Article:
Sweden managed to stay out of both major conflicts of the 20th Century, but now finds itself alone in a massive propaganda war. Over COVID-19.
The Nordic country has refused to resort to the sort of lockdown embraced by much (although not all) of the rest of the world. Under the design of chief epidemiologist Anders Tegnell, “Sweden shut only its high schools and colleges, kept its preschools, grade schools, pubs, restaurants and borders open — and put no limits on the slopes,” noted the New York Times.
And even as NPR declares the American “Restaurant Industry Faces a Sudden Collapse,” the Swedish chef remains gainfully employed,
In short, Sweden has sought to contain the virus without drastically curtailing either economic activity or civil liberties, unlike so many other countries. In Hungary, for example, a new law makes spreading “false information” about the pandemic punishable by up to five years in prison.
Meanwhile, Western opinion elites are freely indulging in Sweden-shaming. A sample of typical headlines might include:
Modelers have sought to scare Sweden into locking down with horrific predictions. Several models forecasting appalling numbers of Swedish deaths have appeared online without benefit of peer review. One that came out after the Swedish epidemic had peaked nonetheless predicted an incredible median of 96,000 deaths, with a maximum of 183,000.
At Sweden’s Lund university an academic used the parameters in the now-infamous Imperial College model of Neil Ferguson and others to warn that it meant 85,000 deaths for Sweden. An Uppsala University team also found Sweden paying a terrible price because “no full lockdown has been ordered so far.” It projected 40,000 Covid-19 deaths by May 1 and almost 100,000 by June. (Actual Swedish deaths as of May 17 were about 3,700.)
But bypass the headlines, models, and pronunciations and go directly to the data — and it looks more liker Sweden is doing just fine, thank you very much.
The Worldometer site provides specific numbers for cases per million. As of May 16, Sweden has 365; the U.K. 511; France 431; Spain 591; Italy 528, and Belgium a whopping Belgium 781. The Netherlands is just below Sweden at 332.
Yet what seems like a simple comparison may not be because of different ways of categorizing deaths, but here’s one that stands out above all. To the extent locking down “prevents” infections, it’s actually just delaying them. The original lockdown concept, forgotten once the goalposts were reached, was to keep health care systems from being overwhelmed by “flattening the curve.”“Locking down is saving time; it’s not solving anything,” says Tegnell. By not locking down and flattening, to the extent that flattening works, Sweden has in essence “front-loaded” its deaths and decreased those deaths later on. That may help explain why it has significantly more per-capita deaths than the other Scandinavian countries.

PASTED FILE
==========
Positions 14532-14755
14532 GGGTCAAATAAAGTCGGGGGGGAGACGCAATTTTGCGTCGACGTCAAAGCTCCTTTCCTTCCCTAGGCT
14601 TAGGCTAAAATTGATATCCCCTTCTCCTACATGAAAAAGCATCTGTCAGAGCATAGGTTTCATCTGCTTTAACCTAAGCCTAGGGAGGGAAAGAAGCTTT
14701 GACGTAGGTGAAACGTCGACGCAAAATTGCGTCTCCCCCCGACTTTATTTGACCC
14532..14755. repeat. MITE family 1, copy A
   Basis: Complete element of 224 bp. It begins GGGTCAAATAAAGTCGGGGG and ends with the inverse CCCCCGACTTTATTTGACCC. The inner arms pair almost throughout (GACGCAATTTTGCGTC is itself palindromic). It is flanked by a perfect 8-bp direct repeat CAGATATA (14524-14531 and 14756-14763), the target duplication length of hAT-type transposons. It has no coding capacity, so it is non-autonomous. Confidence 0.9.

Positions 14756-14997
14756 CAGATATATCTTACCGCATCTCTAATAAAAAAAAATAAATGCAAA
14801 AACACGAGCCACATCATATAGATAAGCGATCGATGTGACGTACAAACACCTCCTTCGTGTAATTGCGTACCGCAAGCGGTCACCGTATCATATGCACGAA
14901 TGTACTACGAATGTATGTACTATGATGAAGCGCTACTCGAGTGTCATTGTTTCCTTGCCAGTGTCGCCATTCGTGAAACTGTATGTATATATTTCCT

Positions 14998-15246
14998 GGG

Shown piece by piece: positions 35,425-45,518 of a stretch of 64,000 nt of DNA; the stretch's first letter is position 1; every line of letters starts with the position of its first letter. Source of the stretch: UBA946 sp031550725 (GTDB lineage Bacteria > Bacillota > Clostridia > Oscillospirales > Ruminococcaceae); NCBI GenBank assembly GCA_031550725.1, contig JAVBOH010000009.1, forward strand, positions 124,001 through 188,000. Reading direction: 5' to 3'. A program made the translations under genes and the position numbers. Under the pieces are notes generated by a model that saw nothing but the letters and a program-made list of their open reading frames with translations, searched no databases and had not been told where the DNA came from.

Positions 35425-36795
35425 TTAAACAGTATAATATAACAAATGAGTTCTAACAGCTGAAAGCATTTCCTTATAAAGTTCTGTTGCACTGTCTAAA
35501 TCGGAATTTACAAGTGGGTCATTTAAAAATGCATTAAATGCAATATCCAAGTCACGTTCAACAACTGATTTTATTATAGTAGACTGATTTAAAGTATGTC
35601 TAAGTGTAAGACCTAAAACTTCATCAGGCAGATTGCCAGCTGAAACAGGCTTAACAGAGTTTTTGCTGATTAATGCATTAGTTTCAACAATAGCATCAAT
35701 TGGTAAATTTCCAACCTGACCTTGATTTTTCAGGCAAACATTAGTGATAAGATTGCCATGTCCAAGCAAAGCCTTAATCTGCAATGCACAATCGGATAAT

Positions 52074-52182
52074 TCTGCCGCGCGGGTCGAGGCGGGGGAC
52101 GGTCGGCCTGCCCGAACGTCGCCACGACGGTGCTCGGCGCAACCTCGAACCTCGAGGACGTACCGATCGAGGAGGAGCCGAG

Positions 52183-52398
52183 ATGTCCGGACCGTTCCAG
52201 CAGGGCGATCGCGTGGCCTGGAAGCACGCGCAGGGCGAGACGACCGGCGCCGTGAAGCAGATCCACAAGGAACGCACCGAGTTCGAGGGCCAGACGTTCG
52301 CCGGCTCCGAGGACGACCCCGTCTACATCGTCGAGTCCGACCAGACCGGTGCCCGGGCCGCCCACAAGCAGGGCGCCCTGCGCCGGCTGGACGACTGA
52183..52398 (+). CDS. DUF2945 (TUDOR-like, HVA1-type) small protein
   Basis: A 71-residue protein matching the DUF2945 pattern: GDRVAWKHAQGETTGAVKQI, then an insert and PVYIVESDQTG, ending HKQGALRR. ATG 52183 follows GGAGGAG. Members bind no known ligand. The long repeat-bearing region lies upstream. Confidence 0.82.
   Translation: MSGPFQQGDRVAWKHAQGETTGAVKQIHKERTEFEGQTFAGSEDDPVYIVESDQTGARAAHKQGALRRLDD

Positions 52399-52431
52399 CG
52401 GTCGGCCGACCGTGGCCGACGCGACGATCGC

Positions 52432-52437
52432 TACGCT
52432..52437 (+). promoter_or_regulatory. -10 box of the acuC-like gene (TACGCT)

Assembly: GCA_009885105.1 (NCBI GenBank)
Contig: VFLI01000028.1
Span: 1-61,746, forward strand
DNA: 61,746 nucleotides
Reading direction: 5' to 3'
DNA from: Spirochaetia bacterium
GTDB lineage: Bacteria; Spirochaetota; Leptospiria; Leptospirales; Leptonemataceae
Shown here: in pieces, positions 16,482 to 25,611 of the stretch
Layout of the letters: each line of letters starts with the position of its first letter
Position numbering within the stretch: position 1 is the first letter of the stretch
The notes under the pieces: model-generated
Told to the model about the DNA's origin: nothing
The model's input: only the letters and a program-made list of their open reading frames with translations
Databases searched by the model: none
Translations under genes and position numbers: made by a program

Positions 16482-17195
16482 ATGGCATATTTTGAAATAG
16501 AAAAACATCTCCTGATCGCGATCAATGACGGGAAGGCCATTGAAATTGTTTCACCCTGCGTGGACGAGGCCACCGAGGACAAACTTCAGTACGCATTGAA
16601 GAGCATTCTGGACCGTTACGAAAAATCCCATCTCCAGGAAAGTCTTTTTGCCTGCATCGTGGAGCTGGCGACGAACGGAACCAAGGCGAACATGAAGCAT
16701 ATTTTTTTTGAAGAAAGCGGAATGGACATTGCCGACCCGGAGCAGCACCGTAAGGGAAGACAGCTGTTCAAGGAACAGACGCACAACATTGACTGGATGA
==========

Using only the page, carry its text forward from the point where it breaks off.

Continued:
Sweden isn’t the only European country that didn’t lock down. Iceland didn’t either, and can point to a minuscule death rate/per 100,000 population of 2.83. “We have taken a middle of the road approach, rather than lockdown,” reports Kari Stefansson, founder and CEO of deCODE, an Icelandic subsidiary of U.S. biotech company Amgen. “Elementary schools, childcare and stores are still open, for example, but we have banned gatherings of more than 20 people and closed theatres and concert halls.”
Instead, the small island nation engaged in massive testing and actual contact tracing (as opposed to the usual tracing of friends, family members, and co-workers) followed by quarantining of infected persons.
(Don't be deceived: There’s no inherent advantage to having a small population in a tiny geographic area. The European microstates of Andorra and San Marino locked down and yet have extremely high per-capita death rates. As for any island effect, Ireland’s death rate is ten times that of Iceland's.)
For now, it is safe to say that the more dire predictions of the Swedish model’s critics have not materialized. The Swedish approach has even received praise from the unlikeliest of sources, the World Health Organization. The virus didn’t overwhelm Sweden’s public health system, and antibody testing will probably reveal a high number of people already infected who therefore won’t comprise a “second wave,” even as Sweden's economy and civil liberties were spared the ravages exacted by draconian lockdowns across much of the world.
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